Know the Rights of Passengers Injured in Traffic Accidents

Let’s say you are a passenger in a vehicle and the driver of that vehicle you are in causes an accident. Could you sue the driver of the vehicle you were riding in for negligence? Yes. You can sue the driver of the vehicle for negligence and that reality, your insurance company covers the medical expenses of your injuries, lost wages due to absence from work, in addition to physical and mental pain and suffering.
The driver or operator of a motor vehicle or any other type of transport, has the obligation to drive responsibly and cautiously not only to avoid colliding with other vehicles, but also to avoid injury to people traveling in their vehicle. If the driver does not ensure the safety of his passengers, causing an accident in which one of the passengers ends up injured or killed. The driver automatically becomes liable for paying for all damages resulting from their injuries.
Suing a friend is not pleasant, however…
Sometimes injured victims don’t want to demand compensation from their friends or file a lawsuit for their injuries because they feel loyalty to their friend and are afraid that a lawsuit against their friend will destroy their relationship. But understand that who you are really suing is the insurance company, not your friend. That’s why you and your friend are affiliated with an insurance company, not only to protect your vehicle, but you also have insurance to cover the injuries, deaths and damages that may be caused by you or anyone driving the vehicle, this includes injury or death of any of your passengers.
If you are involved in an accident while you are a passenger in a vehicle, boat, or airplane, and the driver of that or a second vehicle was at fault, there are certain things you should do.
If another vehicle was involved in the accident, you should make sure that your friend or the police get all the information from that driver, when it is said information refers to all your personal data, such as: telephone numbers, name, home address, address and telephone number of your insurance agent. To avoid being deceived, you should make sure that the details of the person responsible for the accident are legitimate, so ask to see their driver’s license and insurance card, and also write the license plate number of the vehicle.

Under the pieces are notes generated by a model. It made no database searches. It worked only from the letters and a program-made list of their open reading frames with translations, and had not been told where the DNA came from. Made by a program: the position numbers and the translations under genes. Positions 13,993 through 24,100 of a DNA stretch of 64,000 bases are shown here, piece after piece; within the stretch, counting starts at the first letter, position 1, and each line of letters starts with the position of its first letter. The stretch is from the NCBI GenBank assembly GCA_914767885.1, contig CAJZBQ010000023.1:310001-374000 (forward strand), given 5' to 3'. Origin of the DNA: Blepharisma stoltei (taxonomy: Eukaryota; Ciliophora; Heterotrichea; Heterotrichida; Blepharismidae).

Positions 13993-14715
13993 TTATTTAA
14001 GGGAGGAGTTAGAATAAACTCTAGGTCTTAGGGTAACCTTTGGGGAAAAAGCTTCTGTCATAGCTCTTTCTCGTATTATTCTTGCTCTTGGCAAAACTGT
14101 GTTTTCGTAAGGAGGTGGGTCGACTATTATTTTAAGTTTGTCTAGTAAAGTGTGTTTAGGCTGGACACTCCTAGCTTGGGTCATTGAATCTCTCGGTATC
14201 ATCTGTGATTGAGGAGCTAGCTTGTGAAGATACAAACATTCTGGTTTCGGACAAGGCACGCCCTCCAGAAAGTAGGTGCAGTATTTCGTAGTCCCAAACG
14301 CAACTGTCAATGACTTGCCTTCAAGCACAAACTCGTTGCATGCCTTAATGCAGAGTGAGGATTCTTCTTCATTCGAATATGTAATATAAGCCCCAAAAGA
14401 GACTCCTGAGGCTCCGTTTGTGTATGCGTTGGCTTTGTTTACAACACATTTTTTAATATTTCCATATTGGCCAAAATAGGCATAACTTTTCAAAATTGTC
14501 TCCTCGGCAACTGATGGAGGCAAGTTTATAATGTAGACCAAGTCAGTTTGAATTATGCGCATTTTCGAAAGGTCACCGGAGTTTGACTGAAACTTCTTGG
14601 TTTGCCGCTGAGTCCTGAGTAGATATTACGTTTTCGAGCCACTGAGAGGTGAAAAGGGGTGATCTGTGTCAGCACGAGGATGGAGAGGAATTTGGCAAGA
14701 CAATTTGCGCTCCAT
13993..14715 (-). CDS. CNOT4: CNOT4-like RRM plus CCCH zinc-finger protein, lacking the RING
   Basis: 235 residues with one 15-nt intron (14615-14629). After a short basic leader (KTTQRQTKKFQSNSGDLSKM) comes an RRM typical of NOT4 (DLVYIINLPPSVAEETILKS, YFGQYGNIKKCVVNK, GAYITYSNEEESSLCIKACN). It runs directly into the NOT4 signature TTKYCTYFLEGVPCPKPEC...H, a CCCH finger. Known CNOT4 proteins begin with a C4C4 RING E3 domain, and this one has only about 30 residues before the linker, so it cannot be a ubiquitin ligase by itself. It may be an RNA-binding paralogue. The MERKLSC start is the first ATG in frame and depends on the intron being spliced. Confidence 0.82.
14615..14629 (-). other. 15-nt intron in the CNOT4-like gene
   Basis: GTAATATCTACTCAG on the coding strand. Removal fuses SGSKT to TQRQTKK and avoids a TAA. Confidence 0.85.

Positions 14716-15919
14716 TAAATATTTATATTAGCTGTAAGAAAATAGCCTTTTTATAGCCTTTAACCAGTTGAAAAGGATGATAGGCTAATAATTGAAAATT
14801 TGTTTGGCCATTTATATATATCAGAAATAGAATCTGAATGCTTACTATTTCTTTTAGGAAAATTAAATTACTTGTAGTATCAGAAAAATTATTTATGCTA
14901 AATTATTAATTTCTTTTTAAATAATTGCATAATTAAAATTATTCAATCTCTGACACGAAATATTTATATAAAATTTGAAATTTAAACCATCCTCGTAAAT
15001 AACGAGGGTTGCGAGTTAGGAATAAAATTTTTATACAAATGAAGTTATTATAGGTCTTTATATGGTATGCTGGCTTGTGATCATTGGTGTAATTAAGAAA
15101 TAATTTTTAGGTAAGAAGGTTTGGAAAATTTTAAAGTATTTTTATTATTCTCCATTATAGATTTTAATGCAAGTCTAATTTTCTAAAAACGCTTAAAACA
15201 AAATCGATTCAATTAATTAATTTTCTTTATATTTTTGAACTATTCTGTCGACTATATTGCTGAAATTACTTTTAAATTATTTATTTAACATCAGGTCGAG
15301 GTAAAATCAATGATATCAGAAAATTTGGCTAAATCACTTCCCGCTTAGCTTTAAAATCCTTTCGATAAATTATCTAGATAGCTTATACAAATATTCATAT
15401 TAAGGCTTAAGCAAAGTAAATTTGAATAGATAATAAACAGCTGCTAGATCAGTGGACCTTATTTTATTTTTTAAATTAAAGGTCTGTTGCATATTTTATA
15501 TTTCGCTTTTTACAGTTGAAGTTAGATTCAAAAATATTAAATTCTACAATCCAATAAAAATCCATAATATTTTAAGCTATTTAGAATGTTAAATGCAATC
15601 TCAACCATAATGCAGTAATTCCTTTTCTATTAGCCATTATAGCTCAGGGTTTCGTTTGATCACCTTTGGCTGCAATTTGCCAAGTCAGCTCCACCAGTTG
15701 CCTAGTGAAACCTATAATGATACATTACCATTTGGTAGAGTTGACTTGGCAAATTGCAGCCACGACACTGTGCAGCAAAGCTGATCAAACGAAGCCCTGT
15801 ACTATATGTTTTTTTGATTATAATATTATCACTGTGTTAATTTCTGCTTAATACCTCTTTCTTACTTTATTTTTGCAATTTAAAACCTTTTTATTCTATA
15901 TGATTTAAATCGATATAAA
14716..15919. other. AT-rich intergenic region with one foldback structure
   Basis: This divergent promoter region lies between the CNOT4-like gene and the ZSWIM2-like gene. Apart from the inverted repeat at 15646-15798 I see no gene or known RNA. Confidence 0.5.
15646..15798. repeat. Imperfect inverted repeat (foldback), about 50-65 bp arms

In case the driver is not the owner of the vehicle, write down the name and address of the registered owner. Ask the driver if they know the registered owner’s phone number. The registered owner of a car may be liable by virtue of the user who has been allowed to use his vehicle. The registered owner may be directly liable for your injuries if you lent the vehicle to another driver, even knowing you were under the influence of alcohol or drugs.
It is important to contact an experienced law firm immediately after the accident, as the law firm may send an associated investigator to the scene of the accident to inspect and take photographs of the accident site and any dangerous conditions that caused or contributed to the accident. The attorney or his investigator will also want to speak with any witnesses to the accident, butEnter the facts are fresh in their minds.
It is
also important to contact a personal injury attorney as soon as possible, as the other party’s insurance company will assign you an adjuster for the case as soon as the incident is reported to the same. An insurance adjuster is an employee of the insurance company, and their only concern is that the numbers favor your company and not you. Accident victims who are represented by an efficient law firm end up with a significantly larger amount of money in their pockets, even after they have paid the attorney’s fees.
The insurance adjuster will want to take your statement as soon as possible. Do not give him your statement until you consult with an experienced attorney. The adjuster is trained to ask misleading questions that are designed to make your answers favor that insurance company and leave you at a disadvantage. A statement should never be given to an insurance company adjuster or other representative without the consent and presence of your attorney.

Related Posts